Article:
How to Get Plumerias to Bloom

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Although their sausage-like branches give plumerias a distinctive look, it’s really all about their colorful and fragrant pinwheel-shaped blooms. Just one look and sniff and it’s easy to see why the blossoms make up Hawaiian leis and add an eye-catching tropical appeal to gardens. Plumeria are hardy plants and best of all, you don’t have to be a horticultural specialist to have them bust into bloom. Continue reading because we give tips on everything a plumeria requires to be a flowering rainbow of color. 

A couple white plumeria in bloom with yellow centers with a blurred out background

Common Varieties of Plumeria

A genus that contains 11 species of shrubs and small trees, Plumeria is native to tropical regions of the Americas, as well as the Caribbean. Of the 11 species, only a few are commonly found and grown in gardens. However, of the common varieties, there are hundreds of cultivars and hybrids that basically differ in plant size and flower color.

Three of the most common plumeria are Plumeria rubra, commonly called templetree, Plumeria alba, commonly called white plumeria, and Plumeria obtusa, known as pagoda tree. All three have the same requirements when it comes to soil, sun, water, and winter care. Like all plumeria, these varieties thrive in subtropical and tropical climates that don’t experience frosts or freezing temperatures. However, for those experiencing cold winters, growing plumeria in containers is relatively easy, provided they receive winter protection.

Plumeria Rubra

Plumeria rubra develops into a small deciduous tree growing 15 to 25 feet tall with a similar width. It develops a vase-shape at maturity with dark green elliptic leaves growing up to 12 inches long and forming at the end of branches. The showy and very fragrant 5-petaled flowers are red to pink, although there are numerous cultivars with a vast selection of differing bloom colors.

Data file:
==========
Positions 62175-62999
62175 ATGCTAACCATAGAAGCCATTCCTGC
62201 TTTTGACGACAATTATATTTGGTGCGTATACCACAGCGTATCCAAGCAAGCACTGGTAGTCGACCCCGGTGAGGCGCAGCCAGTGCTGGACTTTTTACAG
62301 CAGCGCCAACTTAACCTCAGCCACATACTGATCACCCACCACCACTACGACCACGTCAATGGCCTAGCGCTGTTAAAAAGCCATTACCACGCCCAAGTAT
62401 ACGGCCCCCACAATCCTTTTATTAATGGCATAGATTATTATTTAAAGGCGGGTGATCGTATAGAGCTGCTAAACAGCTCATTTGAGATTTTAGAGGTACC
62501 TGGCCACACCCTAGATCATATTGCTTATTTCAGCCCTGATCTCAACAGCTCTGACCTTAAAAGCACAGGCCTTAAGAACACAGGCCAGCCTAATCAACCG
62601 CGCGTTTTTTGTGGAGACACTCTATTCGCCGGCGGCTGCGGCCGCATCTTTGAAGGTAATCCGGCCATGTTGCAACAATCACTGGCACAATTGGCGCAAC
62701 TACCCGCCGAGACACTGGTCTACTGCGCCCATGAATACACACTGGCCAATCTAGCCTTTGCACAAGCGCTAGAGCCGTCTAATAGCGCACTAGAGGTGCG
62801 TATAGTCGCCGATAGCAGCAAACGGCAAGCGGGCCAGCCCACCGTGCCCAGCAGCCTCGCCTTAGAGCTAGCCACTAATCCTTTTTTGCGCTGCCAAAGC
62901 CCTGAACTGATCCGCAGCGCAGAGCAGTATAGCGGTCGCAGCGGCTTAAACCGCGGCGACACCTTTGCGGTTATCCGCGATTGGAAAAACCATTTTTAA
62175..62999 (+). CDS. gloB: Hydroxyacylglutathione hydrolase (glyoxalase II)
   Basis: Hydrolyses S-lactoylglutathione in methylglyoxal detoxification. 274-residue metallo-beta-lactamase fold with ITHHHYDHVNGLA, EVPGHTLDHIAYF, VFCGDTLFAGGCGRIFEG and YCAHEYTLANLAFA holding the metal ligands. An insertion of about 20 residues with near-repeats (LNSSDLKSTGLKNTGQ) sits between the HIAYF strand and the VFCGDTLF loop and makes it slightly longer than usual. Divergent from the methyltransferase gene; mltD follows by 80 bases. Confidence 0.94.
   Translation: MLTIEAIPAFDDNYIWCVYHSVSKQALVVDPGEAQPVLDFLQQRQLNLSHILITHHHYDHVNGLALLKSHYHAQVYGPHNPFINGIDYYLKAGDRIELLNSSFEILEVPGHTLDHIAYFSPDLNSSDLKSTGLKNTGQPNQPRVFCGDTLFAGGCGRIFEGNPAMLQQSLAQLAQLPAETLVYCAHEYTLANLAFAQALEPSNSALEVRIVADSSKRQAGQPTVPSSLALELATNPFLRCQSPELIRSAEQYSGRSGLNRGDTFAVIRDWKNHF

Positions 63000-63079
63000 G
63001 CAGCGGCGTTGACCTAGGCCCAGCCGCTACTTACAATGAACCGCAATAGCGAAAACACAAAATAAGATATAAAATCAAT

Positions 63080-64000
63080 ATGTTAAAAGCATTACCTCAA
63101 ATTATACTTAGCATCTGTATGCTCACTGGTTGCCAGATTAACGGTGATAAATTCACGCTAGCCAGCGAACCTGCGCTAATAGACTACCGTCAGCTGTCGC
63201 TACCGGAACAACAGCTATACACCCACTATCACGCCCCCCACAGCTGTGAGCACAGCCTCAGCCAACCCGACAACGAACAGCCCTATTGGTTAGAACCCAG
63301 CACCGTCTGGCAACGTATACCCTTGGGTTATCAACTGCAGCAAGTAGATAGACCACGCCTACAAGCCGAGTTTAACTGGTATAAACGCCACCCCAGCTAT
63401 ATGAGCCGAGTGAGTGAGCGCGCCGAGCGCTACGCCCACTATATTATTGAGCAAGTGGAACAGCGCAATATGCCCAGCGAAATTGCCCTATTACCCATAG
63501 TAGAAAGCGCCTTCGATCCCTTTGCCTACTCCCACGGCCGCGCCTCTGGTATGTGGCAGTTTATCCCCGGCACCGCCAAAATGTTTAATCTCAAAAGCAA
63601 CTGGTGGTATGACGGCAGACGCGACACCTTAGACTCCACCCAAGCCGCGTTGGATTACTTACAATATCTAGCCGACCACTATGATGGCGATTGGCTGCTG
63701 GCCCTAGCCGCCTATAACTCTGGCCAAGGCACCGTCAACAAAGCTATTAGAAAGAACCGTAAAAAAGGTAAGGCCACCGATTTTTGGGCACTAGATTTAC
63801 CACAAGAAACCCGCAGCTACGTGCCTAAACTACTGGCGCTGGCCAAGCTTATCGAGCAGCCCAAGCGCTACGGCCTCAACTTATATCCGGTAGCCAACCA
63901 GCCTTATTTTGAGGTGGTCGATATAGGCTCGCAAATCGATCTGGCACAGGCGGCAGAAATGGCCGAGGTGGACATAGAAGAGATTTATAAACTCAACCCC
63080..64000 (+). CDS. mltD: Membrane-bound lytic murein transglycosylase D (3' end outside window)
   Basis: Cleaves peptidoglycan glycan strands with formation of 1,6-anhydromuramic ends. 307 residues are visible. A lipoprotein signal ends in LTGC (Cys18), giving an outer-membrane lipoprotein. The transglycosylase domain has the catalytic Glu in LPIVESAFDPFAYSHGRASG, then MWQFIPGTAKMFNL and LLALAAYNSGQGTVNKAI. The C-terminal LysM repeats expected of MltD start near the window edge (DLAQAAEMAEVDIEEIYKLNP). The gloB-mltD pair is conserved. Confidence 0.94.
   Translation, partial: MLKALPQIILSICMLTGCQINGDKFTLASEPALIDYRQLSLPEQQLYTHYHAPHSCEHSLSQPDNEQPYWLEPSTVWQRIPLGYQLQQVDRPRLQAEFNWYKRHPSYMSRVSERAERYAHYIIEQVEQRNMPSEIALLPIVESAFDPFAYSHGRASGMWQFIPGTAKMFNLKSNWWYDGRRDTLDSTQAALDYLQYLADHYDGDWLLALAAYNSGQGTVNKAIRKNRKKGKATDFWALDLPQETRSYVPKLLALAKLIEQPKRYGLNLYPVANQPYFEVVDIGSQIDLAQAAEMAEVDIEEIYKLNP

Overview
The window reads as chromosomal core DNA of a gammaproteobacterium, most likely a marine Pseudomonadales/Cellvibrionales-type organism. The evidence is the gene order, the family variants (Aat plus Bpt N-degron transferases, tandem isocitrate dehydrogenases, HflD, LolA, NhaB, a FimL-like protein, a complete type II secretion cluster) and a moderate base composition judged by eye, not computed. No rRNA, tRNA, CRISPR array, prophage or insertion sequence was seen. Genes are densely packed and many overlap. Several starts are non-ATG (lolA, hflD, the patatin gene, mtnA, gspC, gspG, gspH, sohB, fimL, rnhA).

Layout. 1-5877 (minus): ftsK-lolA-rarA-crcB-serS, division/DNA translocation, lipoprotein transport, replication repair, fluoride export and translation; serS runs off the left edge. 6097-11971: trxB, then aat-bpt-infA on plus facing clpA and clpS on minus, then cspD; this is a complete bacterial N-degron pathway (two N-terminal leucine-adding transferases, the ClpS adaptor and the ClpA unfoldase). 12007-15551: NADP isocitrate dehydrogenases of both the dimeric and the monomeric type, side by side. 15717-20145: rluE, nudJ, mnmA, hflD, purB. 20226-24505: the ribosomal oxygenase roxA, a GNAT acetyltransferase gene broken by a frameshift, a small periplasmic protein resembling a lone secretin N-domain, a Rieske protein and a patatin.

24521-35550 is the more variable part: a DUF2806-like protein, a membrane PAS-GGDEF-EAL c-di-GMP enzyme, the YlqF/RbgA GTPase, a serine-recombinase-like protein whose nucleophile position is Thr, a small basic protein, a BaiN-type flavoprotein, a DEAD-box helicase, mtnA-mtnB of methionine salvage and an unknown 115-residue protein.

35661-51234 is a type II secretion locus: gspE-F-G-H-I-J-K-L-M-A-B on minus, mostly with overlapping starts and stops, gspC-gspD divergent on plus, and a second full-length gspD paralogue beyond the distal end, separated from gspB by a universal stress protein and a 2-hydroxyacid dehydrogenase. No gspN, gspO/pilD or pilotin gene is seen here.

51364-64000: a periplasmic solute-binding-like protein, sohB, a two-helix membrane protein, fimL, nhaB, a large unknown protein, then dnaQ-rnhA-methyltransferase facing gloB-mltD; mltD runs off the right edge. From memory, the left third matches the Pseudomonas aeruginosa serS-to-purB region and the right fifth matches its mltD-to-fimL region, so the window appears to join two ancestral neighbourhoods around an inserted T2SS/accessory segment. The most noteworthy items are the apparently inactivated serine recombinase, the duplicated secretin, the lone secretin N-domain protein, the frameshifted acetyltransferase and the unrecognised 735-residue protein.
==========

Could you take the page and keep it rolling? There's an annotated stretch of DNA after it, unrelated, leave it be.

A plumeria rubra tree with bountiful pink, white and yellow plumeria flowers

Plumeria Alba

Plumeria alba forms into a vase-like, deciduous small tree growing 20 to 25 feet tall and wide. The dark green elliptic leaves form at the end of the branches and grow over 12 inches long. The plant produces fragrant and showy white blossoms with a small yellow center.

A plumeria alba tree with a couple white and yellow flowers blooming

Plumeria Obtusa

Plumeria obtusa forms into a small tree averaging around 10 to 15 feet tall and wide. In warmer climates, this plumeria can be semi-evergreen, and in cooler climates is deciduous.

The narrow, glossy dark green leaves are long and oval with blunt ends and grow around 8 inches long. Fragrant and showy flowers are white with a yellow center, although there are various cultivars sporting different colored blooms.

A plumeria obtusa tree with pink flowers with long petals

Common Plumeria Cultivars

There are numerous plumeria cultivars sporting a variety of different colored blooms. Colors include yellow, gold, pinks, reds, orange, and white and many bicolor mixes. Some of the more common cultivars are listed below.

‘Candy Stripe’: 

The showy and fragrant blooms are striped in the colors of white, pink, and gold.

‘Intense Rainbow’:

Flower blooms are quite showy, blooming in mixed shades of dark reddish-pink and golden-yellow.

‘Dwarf Pink Singapore’: 

A dwarf variety that blooms with white flowers with longer petals and pink flower stems. In warmer locales, it continues blooming even in winter.

‘Aztec Gold’: